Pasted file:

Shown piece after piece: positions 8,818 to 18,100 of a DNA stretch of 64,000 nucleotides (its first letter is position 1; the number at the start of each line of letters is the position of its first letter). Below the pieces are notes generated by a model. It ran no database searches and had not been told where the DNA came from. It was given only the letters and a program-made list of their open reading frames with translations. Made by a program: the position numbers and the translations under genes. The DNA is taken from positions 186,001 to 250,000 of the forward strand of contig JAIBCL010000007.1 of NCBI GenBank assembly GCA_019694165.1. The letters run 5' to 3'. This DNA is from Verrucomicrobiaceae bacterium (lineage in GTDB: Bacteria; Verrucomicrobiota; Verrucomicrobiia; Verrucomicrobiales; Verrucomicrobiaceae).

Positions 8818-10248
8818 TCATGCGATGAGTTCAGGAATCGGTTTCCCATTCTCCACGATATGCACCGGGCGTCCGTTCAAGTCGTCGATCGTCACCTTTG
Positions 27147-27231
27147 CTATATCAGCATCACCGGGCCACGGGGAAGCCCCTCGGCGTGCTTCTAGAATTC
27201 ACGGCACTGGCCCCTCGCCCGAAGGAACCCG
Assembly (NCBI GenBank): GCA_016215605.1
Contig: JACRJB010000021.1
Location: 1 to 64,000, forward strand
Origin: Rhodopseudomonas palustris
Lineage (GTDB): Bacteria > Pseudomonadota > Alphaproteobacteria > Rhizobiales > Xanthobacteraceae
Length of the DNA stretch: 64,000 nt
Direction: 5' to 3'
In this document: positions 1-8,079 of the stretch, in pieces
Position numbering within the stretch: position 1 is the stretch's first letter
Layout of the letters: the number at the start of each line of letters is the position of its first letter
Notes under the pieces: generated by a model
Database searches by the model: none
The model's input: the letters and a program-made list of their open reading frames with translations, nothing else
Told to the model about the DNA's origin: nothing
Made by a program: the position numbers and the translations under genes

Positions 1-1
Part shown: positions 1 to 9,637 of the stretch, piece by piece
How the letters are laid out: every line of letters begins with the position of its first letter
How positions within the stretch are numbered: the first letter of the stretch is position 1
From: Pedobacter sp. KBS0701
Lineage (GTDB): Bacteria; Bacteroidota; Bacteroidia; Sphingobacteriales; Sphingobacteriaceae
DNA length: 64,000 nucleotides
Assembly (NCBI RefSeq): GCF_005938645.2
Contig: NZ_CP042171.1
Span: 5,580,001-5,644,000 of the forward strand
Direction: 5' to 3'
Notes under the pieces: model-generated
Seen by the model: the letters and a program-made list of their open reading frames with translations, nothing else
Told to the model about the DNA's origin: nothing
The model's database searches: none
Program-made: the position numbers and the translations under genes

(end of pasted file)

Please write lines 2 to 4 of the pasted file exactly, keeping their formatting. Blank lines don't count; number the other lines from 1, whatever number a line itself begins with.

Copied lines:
Positions 8818-10248
8818 TCATGCGATGAGTTCAGGAATCGGTTTCCCATTCTCCACGATATGCACCGGGCGTCCGTTCAAGTCGTCGATCGTCACCTTTG
Positions 27147-27231